Now, as far as the application of Wushu in MMA is concerned, several Asian Wushu practitioners have utilised Wushu as their martial arts base, whilst competing in Japanese MMA promotions. A small number of Wushu practitioners have also competed at the regional level in small MMA promotions, in the US.
Besides the sport of MMA, Wushu practitioners have also applied their art in K-1 kickboxing competition. However, due to the limited usage of grappling in kickboxing competition, Sanda fighters don’t get the opportunity to exhibit their complete skill-set in K-1.
As far as MMA is concerned, no notable Wushu practitioners have made it to the big leagues in MMA. Even the now-defunct PRIDE FC, and former PRIDE FC President Nobuyuki Sakakibara’s new Japanese MMA (JMMA) promotion, RIZIN Fight Federation, do not have any notable Wushu-based fighters.
In fact, in MMA competition, most Wushu practitioners who transition from Sanda to MMA, prefer learning more mainstream martial arts such as boxing, Muay Thai and wrestling in order to compete in MMA.
Now, there are a few critical reasons as to why Wushu hasn’t broken through as the next hot trend in MMA gyms. An important reason behind this is the flashiness behind several Wushu Taolu techniques. Taolu is the exhibition part of Wushu, however, Taolu forms the base around which Wushu fighters base their Sanda (full-contact sparring).
The Taolu methods that young Wushu practitioners imbibe into their fighting style would serve to increase the flashiness of their moves in an MMA cage. However, an important point to be noted is that Taolu exhibitions last for about 20 seconds to 1 minute, while MMA fights last about three five-minute rounds in regular bouts and five five-minute rounds for main events and title fights.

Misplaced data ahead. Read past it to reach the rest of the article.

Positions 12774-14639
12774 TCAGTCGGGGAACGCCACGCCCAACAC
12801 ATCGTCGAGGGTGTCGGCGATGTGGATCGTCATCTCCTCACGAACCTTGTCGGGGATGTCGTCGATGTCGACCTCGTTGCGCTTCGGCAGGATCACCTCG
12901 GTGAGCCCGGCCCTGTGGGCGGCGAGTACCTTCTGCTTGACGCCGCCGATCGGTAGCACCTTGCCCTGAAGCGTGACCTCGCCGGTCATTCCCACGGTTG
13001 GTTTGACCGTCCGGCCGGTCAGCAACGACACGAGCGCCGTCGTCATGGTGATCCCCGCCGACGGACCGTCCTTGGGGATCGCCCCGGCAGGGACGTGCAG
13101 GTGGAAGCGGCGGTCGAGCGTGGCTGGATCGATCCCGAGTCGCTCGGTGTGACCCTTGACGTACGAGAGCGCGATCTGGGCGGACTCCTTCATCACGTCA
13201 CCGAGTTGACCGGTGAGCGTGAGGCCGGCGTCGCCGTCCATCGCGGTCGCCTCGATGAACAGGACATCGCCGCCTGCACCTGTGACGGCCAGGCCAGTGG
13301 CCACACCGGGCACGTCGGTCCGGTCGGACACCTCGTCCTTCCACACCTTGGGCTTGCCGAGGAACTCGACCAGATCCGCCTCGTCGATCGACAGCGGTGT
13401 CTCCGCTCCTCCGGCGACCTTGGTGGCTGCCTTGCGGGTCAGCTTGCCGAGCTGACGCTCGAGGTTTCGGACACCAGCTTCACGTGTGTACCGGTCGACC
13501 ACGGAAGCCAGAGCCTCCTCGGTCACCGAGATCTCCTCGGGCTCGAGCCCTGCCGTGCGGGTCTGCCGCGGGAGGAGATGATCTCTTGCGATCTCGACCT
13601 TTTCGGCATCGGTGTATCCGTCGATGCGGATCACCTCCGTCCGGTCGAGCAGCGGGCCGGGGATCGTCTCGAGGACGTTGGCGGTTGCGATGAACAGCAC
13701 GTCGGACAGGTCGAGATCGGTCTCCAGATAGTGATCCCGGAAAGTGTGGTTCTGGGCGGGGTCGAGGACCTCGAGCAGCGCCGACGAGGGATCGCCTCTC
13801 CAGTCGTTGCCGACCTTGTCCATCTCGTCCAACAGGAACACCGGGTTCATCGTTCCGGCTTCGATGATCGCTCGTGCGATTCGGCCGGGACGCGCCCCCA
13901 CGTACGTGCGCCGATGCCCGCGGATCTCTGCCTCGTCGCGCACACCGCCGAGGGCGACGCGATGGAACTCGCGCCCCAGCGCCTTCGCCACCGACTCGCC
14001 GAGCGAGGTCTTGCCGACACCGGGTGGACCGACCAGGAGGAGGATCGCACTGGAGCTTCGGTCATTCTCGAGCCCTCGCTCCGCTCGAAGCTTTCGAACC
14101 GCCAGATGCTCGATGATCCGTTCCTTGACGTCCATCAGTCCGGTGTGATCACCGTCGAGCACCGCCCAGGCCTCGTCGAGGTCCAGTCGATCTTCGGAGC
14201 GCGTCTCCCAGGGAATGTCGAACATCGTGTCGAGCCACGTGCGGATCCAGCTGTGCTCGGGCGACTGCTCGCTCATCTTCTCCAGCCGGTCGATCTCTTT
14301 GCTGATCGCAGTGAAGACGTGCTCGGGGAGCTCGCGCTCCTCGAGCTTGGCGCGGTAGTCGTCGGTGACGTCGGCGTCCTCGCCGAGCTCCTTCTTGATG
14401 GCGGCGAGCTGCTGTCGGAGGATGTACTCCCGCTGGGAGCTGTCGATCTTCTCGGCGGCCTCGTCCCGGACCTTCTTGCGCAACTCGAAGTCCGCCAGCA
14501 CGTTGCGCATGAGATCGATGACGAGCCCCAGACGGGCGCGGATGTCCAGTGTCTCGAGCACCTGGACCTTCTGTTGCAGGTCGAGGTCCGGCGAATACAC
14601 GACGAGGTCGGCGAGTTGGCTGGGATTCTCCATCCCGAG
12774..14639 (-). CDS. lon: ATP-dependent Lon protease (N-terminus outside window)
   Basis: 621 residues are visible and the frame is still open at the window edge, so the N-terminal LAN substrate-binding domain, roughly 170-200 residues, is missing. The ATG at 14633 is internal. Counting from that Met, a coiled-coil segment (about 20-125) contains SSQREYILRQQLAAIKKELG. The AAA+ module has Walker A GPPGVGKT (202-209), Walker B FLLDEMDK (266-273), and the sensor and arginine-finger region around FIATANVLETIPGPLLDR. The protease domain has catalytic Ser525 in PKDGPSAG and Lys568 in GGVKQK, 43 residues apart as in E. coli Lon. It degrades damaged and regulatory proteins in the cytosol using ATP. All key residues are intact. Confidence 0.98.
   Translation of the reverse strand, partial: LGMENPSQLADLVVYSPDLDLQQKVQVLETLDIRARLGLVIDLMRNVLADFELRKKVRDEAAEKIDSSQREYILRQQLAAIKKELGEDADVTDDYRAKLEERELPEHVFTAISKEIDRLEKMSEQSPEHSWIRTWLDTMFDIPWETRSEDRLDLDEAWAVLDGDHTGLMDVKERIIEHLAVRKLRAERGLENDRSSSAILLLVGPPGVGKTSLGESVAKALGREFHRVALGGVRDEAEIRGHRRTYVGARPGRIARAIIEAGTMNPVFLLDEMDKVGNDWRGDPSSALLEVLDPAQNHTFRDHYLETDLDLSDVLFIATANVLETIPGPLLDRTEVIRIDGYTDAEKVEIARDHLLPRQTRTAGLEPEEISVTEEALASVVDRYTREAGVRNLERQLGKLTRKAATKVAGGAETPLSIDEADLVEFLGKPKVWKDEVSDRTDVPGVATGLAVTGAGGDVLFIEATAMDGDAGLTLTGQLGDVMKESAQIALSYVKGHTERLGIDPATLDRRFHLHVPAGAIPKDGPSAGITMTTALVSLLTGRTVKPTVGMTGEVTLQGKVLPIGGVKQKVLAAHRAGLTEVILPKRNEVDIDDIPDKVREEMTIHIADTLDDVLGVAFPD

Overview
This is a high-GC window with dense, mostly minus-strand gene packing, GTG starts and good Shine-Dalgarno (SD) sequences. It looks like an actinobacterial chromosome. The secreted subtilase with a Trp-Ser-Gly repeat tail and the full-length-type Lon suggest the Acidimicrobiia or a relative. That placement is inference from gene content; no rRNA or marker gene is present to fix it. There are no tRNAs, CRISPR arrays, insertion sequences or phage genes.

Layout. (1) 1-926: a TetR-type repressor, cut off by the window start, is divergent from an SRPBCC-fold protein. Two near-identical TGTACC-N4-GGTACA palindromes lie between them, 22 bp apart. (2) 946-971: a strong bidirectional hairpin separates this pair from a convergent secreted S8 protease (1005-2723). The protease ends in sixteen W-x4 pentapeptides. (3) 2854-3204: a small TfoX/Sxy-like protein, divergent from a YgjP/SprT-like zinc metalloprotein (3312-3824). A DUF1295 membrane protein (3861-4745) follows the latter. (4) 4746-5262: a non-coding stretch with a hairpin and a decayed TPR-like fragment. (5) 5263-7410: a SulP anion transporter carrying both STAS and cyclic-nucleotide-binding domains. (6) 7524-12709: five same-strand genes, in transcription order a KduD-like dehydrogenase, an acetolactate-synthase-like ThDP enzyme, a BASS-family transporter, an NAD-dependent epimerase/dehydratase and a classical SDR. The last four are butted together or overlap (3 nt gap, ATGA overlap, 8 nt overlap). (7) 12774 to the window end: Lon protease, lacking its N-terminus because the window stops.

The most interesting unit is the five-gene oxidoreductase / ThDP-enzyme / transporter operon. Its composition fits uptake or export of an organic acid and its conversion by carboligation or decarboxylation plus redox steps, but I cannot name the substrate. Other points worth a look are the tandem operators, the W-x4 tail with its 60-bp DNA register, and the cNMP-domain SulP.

Now, in order to keep up the usage of the flashy Wushu techniques, one must maintain a hectic pace throughout the course of the 15 or 25-minute MMA fight. And this feat, in turn, requires super-human abilities because unlike Taolu exhibitions; your opponent isn’t simply going to stand in front of you.
The flashy techniques may look impressive but drain a combatant’s cardio, plus the opponent can see a 900 degree flying attack coming from the Wushu fighter and either evade the telegraphed attack and move away or evade the attack and land a counter-attack.
Now, coming to the grappling applications of Wushu in MMA, Wushu practitioners deserve credit for some slick throw and sweep techniques. However, an important requirement for these throws is that the Wushu fighter must be able to successfully close the distance on his MMA opponent.
Furthermore, executing a Wushu-style sweep on an MMA fighter with a life-long wrestling background would prove to be a mammoth task for the Wushu fighter. The reason behind this is the strong base that wrestling training provides a combatant, plus, the low centre of gravity that most decent wrestlers possess.
This, in turn, makes it difficult for a Wushu fighter to take down a wrestler. Furthermore, when it comes to submission wrestling in MMA, the different forms of Jiu Jitsu, Brazilian Jiu Jitsu (BJJ) in particular, trumps the submission techniques taught in Wushu.
The submission offence and defence trained by a BJJ prodigy involves joint locks and chokes, among other techniques. However, in Wushu sparring (Sanda), the joint locks and chokes are usually restricted, in order to avoid injury to the sparring partners.
Nevertheless, Wushu is a legitimate martial art form and needs to be respected. That said, the incorporation of the non-flashy techniques of Wushu in MMA is a definite possibility. Being well-schooled in distance management, Wushu students can use this as an advantage to develop themselves as complete MMA fighters.